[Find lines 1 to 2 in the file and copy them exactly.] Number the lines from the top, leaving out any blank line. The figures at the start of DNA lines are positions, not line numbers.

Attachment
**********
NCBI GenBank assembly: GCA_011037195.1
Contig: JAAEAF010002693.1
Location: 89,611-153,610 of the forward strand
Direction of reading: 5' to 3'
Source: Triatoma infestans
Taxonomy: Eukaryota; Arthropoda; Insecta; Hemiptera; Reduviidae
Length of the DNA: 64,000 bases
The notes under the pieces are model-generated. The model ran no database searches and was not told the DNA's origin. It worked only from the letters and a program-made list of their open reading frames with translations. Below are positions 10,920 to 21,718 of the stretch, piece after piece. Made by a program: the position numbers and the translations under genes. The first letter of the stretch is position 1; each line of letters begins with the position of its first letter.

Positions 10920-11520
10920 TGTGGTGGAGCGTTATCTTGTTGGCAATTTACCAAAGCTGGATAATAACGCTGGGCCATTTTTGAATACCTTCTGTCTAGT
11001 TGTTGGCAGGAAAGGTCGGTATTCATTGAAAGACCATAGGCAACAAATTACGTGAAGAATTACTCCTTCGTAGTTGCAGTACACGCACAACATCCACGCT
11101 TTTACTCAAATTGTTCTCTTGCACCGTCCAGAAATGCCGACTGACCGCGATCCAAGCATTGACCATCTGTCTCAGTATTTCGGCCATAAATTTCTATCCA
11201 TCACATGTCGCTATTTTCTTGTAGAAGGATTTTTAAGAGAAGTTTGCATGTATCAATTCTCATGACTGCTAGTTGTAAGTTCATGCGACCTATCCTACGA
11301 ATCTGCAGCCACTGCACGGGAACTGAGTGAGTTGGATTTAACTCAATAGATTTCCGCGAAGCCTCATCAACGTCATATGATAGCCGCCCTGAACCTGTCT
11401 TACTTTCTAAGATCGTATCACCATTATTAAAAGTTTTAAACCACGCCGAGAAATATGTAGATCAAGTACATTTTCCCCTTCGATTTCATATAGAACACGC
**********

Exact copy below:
NCBI GenBank assembly: GCA_011037195.1
Contig: JAAEAF010002693.1